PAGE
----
Something Beautiful

Junior Jenna Chreist grew from scribbling doodles on paper to developing intricate pieces that depict the beauty of her environment. Chreist, drawing inspiration from reality or imagination, is able to transfer her ideas into a tangible, portrayal of talent.

“I just draw what I see, be that in real life or my imagination,” Chreist said.

Although what she sees may just be an ordinary item, Chreist strives to embrace any dullness of an object. Through her art, she is then able to reveal the underlying vibrancy that is hidden in the miniscule details. When she is not feeling generally inspired, Chreist embraces her own boredom to generate artistic prompts.

“Sitting idly when I have nothing else to do will always bring me to draw in one way or another,” Chreist said.

Chreist does not think her art always has a specific or intended meaning behind its mirage of paint strokes and lead sketches.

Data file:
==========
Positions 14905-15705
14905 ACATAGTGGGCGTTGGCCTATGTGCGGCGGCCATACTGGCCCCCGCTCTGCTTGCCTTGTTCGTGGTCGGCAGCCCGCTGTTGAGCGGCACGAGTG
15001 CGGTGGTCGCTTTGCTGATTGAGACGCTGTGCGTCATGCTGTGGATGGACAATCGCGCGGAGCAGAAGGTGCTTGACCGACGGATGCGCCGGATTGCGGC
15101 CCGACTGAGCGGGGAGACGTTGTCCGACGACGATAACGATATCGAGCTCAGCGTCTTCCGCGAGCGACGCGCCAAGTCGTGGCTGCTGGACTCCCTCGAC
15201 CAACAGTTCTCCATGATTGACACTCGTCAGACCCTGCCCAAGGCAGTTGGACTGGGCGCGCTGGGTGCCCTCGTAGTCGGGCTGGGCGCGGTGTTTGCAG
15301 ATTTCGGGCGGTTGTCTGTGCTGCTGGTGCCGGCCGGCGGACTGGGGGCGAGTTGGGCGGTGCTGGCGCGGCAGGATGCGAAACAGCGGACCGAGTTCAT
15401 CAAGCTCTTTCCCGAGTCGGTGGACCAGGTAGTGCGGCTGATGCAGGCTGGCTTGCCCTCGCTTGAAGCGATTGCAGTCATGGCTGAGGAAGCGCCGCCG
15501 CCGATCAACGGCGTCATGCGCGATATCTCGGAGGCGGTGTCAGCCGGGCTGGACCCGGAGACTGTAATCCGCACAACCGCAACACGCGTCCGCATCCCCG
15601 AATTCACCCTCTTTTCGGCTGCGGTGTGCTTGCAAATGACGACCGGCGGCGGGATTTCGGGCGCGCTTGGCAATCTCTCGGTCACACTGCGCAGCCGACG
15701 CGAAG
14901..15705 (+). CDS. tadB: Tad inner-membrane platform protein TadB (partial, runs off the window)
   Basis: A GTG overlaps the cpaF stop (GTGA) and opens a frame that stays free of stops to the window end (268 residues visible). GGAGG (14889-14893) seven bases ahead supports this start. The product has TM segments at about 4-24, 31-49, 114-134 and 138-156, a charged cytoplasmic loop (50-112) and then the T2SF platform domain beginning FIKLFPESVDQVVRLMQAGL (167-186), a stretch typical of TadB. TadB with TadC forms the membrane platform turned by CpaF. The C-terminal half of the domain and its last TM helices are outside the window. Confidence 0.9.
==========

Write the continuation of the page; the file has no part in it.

“I allow the audience to assign their own meanings to my pieces,” Chreist said. 

Rather than trapping the symbolism into a strict connotation, a versatile element is rooted in Chreist’s collection by focusing her art on enhancing the beauty of what appears to be to be plain objects.

“I want to draw out my favorite details from something I see that makes that something beautiful to me and be able to represent that beauty in my art,” Chreist said.

Chreist creates artwork for the pure purposes of drawing the viewer’s attention to discover the true beauty of the subject or to simply capture the moment in a creative composition.

“Sometimes it’s to share it with others,” Chreist said, “and other times it’s just to remember it.”

Throughout her several years of producing art, Chreist learned about a variety of techniques and tools. She has also learned about the internal conflict that artists face, and how to deal with those issues. Ranging from the value of a color being too light or too dark, to self-imposed artistry expectations, these issues brought to light the realization that Chreist offered to fellow artists.  

“The only way to be wrong in art is to not live up to your own standards,” Chreist said, “that kind of freedom is truthfully not something you can find in everything.”